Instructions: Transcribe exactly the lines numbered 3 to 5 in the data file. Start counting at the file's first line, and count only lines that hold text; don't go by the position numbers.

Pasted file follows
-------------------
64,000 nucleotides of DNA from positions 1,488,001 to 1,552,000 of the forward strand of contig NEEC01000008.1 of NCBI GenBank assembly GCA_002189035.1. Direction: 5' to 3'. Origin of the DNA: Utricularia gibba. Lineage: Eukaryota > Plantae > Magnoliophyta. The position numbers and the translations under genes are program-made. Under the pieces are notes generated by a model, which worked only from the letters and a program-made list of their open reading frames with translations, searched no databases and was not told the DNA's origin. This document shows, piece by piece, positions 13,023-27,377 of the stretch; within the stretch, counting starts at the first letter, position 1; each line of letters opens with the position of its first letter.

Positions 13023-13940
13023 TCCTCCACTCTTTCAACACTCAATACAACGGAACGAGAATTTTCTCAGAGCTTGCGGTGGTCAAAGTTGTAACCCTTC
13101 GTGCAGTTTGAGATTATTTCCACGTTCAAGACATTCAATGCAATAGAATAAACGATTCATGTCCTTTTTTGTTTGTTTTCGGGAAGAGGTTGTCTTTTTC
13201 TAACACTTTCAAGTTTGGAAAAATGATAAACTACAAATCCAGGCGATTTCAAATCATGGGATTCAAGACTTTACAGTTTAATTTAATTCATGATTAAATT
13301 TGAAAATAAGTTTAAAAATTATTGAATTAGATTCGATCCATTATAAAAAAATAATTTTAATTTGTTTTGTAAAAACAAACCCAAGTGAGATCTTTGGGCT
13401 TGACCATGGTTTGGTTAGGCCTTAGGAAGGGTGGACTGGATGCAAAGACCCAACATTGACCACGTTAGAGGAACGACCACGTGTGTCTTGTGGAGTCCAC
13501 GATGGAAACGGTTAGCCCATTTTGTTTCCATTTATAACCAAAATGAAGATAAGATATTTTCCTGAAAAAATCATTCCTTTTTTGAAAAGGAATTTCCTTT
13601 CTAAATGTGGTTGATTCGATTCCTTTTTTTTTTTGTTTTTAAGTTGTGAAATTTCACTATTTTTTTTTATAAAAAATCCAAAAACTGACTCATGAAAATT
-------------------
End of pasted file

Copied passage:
13023 TCCTCCACTCTTTCAACACTCAATACAACGGAACGAGAATTTTCTCAGAGCTTGCGGTGGTCAAAGTTGTAACCCTTC
13101 GTGCAGTTTGAGATTATTTCCACGTTCAAGACATTCAATGCAATAGAATAAACGATTCATGTCCTTTTTTGTTTGTTTTCGGGAAGAGGTTGTCTTTTTC
13201 TAACACTTTCAAGTTTGGAAAAATGATAAACTACAAATCCAGGCGATTTCAAATCATGGGATTCAAGACTTTACAGTTTAATTTAATTCATGATTAAATT